On Monday night at the Bottle, every punchline in the Garage Rock Jokebook was torn out, wadded up, flattened out, and re-taped into the book as a brand new laugh. 35-year-old riffs sounded like, well, 35 years ago. I think I left the gig with every song on Nuggets stuck in my head at once. It’s the classic story. The tenets of rock and roll — balls, soul, rhythm, blues, and melody — are reconstituted by a band with the right amount of chemistry, chops, and looks. They tour. Hard. And when they get to your town, they make those Hanna-Barbera, “We’re the Way-Outs, WAY-OUTS!” riffs and yelps sound like gold to you. Yeah, it’s been done before, blah blah blah. But if acting like a Rocker — and backing it up with the goods — is really as fun as the Mooney Suzuki makes it look, it’s not clear to me why anyone at last night’s happening went back to their day jobs this morning.

New York City’s Cavestomp! Festacular is at the eye of a 60s Psychedelia/Garage hurricane. Grease-trap legends like The Standells and The Monks have rocked its stages. Last year, those guys asked the Mooney Suzuki to show up. See, it’s not a tribute. The Suzuki’s riffs are only continuing what “Dirty Water,” “Complication,” and the ascerbic outro to Paul Revere & The Raiders’ “Just Like Me” began. That’s rocking, rolling, Rhythm & Blues music, built out of scrap parts and re-tooled into shiny two-and-a-half minute blasts of melody.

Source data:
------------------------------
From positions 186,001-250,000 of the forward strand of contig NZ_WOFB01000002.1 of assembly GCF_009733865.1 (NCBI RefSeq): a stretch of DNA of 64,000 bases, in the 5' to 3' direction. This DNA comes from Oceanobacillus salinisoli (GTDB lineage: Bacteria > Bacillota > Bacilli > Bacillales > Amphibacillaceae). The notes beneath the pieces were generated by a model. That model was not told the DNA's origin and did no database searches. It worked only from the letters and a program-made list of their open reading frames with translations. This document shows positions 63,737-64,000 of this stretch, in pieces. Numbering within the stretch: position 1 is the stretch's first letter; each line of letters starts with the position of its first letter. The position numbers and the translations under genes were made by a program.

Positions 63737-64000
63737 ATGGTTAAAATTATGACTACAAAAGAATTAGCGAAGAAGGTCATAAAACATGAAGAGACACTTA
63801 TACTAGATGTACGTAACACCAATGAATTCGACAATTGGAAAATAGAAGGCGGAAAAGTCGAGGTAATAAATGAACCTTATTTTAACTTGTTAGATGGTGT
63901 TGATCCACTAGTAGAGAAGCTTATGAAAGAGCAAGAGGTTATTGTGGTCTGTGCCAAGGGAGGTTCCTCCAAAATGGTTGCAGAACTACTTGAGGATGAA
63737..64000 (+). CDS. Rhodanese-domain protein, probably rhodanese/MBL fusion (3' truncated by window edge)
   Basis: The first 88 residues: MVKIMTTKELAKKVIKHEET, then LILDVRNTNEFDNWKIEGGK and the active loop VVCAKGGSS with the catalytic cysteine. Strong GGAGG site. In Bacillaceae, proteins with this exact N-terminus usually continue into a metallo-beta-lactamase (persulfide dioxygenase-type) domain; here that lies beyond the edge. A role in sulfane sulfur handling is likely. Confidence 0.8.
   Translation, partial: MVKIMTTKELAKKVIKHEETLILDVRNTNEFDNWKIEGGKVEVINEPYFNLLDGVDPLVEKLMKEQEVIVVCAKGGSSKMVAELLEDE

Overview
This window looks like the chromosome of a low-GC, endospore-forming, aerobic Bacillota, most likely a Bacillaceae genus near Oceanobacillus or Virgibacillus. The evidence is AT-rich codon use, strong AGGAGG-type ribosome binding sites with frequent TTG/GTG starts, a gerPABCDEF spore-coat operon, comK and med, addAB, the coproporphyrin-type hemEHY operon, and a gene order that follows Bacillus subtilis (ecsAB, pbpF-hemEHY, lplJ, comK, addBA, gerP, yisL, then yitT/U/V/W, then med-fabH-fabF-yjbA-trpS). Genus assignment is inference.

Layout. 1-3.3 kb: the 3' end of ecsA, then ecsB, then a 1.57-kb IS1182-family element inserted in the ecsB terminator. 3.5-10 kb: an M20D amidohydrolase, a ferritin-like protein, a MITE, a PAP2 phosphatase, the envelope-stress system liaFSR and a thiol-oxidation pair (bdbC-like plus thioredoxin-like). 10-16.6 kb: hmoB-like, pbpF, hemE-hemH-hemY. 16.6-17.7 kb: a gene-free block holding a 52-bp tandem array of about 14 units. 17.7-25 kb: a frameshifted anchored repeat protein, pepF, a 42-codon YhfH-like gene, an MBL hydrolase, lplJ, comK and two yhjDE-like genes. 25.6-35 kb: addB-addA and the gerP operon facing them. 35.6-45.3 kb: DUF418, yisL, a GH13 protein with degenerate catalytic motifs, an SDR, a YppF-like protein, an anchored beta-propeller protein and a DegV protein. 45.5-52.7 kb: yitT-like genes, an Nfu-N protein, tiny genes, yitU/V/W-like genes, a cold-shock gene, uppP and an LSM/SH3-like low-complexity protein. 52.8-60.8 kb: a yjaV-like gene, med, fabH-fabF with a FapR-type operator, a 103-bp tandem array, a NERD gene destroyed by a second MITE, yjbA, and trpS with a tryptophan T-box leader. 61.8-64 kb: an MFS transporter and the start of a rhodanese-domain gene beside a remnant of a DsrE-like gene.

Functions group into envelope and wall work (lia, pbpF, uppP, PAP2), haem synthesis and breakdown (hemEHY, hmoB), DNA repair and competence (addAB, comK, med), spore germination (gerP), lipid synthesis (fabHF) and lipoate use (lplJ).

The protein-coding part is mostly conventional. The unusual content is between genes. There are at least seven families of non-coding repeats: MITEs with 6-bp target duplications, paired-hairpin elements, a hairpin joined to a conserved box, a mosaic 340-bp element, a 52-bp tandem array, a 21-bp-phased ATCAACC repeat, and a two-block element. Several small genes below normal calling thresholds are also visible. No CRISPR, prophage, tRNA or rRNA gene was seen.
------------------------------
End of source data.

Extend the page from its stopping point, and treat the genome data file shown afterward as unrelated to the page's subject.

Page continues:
The Mooney Suzuki travel in their time warp on a spaceship called Estrus Records. The Bellingham, WA-based label is like Black Death Vodka or Little Kings, fucking up people the right way for years and years. Its bands — The Mono Men, The Makers, The Immortal Lee County Killers — belong to a rock and roll tradition that sees a purer line between itself and its heroes. Luckily, what many of these rockers lack in originality, they make up for with fury and an open hi-hat. People Get Ready, The Mooney Suzuki’s 2000 debut, appeared on Estrus to tremendous acclaim, and the boys backed it up with a year of straight touring. Bring it to the people, you know. Now, you knew this story had to eventually lead to Detroit. And sure enough, in August of 2001 the band entered Jim Diamond’s Ghetto Recorders in the D to lay down tracks for Electric Sweat (released on the new NYC imprint Gammon). Chances are the Mooney Suzuki’s particular brand of fraggle rock is coming to your town soon. And chances are, its cache of Motor City rocket fuel, NYC swagger, and Garage Rock melody will win over the hearts, minds, and blue suede shoes of the rockers in your town. (For at least for a little while.)